Going from success in pro sports to excelling in another field can be difficult for many athletes. That’s not the case for former NFL player Vernon Davis, who spent 14 seasons with three teams in the pros..
The Super Bowl champion and two-time Pro Bowler is now running his business interest while acting in television and films. Davis, who started a nonprofit to help kids more than 10 years ago, spoke with BLACK ENTERPRISE about his efforts as an entrepreneur, actor, and philanthropist.
Coming from a sports background, you’ve entered new fields such as the arts (acting and producing), entrepreneurship (Jamba Juice, Next Play Capital, RIFF), and philanthropy (Vernon Davis Foundation). Going from working out and game action, how was the transition been off the field and why did you choose to get involved in some of the things you have been doing since you retired from the NFL?
I was a studio art major in college and have always been interested in the arts in general. When I played for the San Francisco 49ers, I began taking acting classes, but with the commitment of filming movies and television, I did some smaller projects while I finished my football career. Once I retired, the transition from football to the performing arts was seamless. In football, there are many elements of preparation that are required during the week prior to a game. It has played a big role in how I prepare myself for movies and television. Instead of spending hours looking at film, I have now transitioned into memorizing lines.
I started my foundation, the Vernon Davis Foundation, back in 2011 to promote art education and appreciation among the youth. Today, the foundation takes a holistic approach, focusing on the overall health, education, and well-being of children from disadvantaged backgrounds. By providing essential resources such as scholarships, grants, learning materials, meals, and clothes, we strive to service and inspire our young leaders of tomorrow.
You’ve done a number of projects as an actor. In fact, you’ve just wrapped a movie where you play a serial killer. How does preparing for a role differ from preparing for a game? What is it that you have to tap into in order to have the energy to place into playing a role?
Preparing to be a serial killer can be really challenging. It’s where you must reach deep down inside and find the darkest moments in your life or moments that really affected you, something that you held onto for a long time. It’s about getting your power back. When your life was upside down and somebody did something to you or to a relative in your family. You just use that momentum and that energy and put it into your work.
As human beings, we all have that side to us that’s not who we really are. We have that side of the angry, evil side to us. But, we have it under control, because we know in life, we must be good citizens and we must be good people. Our hearts harbor a lot of the wrong things and evil things, but we channel them by being positive and having positive people in our lives, so we must connect with those moments in life, those dark moments. Something happened to a relative or to you and now you want to get payback. You want to pay someone back by doing something to them or harming them. We have all thought like that because are all human beings, so you want to use all of that energy in your work when it comes to being a serial killer.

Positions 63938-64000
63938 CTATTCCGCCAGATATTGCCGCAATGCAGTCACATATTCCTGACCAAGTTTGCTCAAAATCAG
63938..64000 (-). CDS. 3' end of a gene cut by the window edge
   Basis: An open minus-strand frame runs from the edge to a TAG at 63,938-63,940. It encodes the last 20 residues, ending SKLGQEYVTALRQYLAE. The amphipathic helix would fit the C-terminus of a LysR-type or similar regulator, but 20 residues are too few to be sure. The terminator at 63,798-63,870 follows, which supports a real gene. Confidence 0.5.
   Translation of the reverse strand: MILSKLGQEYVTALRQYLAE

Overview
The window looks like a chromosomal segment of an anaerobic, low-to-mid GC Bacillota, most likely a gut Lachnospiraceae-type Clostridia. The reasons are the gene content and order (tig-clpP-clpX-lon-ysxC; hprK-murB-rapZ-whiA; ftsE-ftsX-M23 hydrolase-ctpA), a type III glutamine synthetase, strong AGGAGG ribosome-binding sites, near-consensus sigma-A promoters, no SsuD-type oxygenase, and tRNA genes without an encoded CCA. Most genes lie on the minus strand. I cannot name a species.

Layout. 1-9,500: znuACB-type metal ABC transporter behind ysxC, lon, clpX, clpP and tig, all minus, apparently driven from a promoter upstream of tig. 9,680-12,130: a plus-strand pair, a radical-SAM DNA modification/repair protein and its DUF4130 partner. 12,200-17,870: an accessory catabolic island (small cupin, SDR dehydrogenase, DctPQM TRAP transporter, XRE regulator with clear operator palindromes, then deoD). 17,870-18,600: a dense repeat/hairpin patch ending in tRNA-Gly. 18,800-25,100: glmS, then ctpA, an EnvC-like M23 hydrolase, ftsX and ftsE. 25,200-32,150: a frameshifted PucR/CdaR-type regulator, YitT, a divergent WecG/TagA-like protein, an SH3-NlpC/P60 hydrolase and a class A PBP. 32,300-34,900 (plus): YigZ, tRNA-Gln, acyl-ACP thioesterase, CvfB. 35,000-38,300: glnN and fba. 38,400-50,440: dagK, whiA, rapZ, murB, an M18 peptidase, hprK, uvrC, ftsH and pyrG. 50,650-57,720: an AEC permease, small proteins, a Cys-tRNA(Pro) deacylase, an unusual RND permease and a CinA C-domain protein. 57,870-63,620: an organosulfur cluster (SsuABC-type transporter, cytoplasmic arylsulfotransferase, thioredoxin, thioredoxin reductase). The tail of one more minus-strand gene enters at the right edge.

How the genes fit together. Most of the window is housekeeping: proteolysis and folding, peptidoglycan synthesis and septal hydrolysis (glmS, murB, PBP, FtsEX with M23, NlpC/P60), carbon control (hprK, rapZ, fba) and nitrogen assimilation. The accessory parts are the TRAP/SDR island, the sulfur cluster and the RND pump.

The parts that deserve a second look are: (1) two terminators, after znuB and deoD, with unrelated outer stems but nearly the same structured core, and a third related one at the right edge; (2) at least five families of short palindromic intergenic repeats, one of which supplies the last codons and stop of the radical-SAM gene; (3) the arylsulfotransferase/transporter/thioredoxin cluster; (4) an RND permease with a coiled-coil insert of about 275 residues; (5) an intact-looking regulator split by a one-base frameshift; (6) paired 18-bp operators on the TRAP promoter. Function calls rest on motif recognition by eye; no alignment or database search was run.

Let’s talk about Vernon Davis the businessman. When you invest and/or start a company, what factors into your decisions as far as where that money and time go? What type of companies interest you?
First and foremost, the companies that interest me the most are those with purpose-driven business models.
I own multiple Jamba Juice franchises. I’m also the co-owner of Q-Collar Innovations, a developer of innovative products intended to reduce traumatic brain injury, [and] the co-owner and marketing advisor for Pescavor Jerky, a sustainable seafood jerky company. In addition, I’m partnered with PathWater, a new concept in bottled water that was created as a solution to help end single-use plastic pollution, as well as RIFF, an Oregon-based cold-brewed coffee company.
As for what factors into my investment decisions. I look at the people first. I look at the people in the company. I see who I’m dealing with. It’s one thing to get on Zoom and communicate with someone, but I need to spend time with this person, just meet them, just have a meeting in person, kind of see what they’re about…and then I just ride the wave, and because I have the platform that I have, I’ve been able to leverage my deal by incorporating an endorsement component where they give me more equity for my name and likeness to help them grow the company and grow their brand.
As an entrepreneur, what is your end goal? What do you anticipate for your businesses in the near and distant future?
My end goal is to make an impact on those who find a benefit from my service or product in that they find my company helpful and a necessity for their everyday life.
When it comes to doing business, what would you tell anyone who wanted to speak to you about starting one and keeping it afloat?
I’m one of those guys who wholeheartedly believes in the unexpected. And I believe in going with the flow. If there’s something you want to do, but you’re not quite sure–go with the momentum. It’ll drive you to where you ultimately need to be.